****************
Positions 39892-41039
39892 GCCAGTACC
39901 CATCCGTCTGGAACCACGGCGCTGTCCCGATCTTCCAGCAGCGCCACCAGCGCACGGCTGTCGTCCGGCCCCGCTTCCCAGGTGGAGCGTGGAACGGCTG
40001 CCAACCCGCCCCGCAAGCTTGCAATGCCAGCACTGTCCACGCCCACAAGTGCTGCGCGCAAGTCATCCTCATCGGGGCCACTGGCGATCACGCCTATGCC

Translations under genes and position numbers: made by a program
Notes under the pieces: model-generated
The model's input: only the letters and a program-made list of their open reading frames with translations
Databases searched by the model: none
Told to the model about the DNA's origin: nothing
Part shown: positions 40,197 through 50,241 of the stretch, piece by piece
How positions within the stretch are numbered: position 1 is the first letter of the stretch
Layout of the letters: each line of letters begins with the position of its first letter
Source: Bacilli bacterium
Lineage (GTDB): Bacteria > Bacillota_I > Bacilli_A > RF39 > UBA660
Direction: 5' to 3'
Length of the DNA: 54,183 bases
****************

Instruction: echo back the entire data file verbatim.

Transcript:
Positions 39892-41039
39892 GCCAGTACC
39901 CATCCGTCTGGAACCACGGCGCTGTCCCGATCTTCCAGCAGCGCCACCAGCGCACGGCTGTCGTCCGGCCCCGCTTCCCAGGTGGAGCGTGGAACGGCTG
40001 CCAACCCGCCCCGCAAGCTTGCAATGCCAGCACTGTCCACGCCCACAAGTGCTGCGCGCAAGTCATCCTCATCGGGGCCACTGGCGATCACGCCTATGCC

Translations under genes and position numbers: made by a program
Notes under the pieces: model-generated
The model's input: only the letters and a program-made list of their open reading frames with translations
Databases searched by the model: none
Told to the model about the DNA's origin: nothing
Part shown: positions 40,197 through 50,241 of the stretch, piece by piece
How positions within the stretch are numbered: position 1 is the first letter of the stretch
Layout of the letters: each line of letters begins with the position of its first letter
Source: Bacilli bacterium
Lineage (GTDB): Bacteria > Bacillota_I > Bacilli_A > RF39 > UBA660
Direction: 5' to 3'
Length of the DNA: 54,183 bases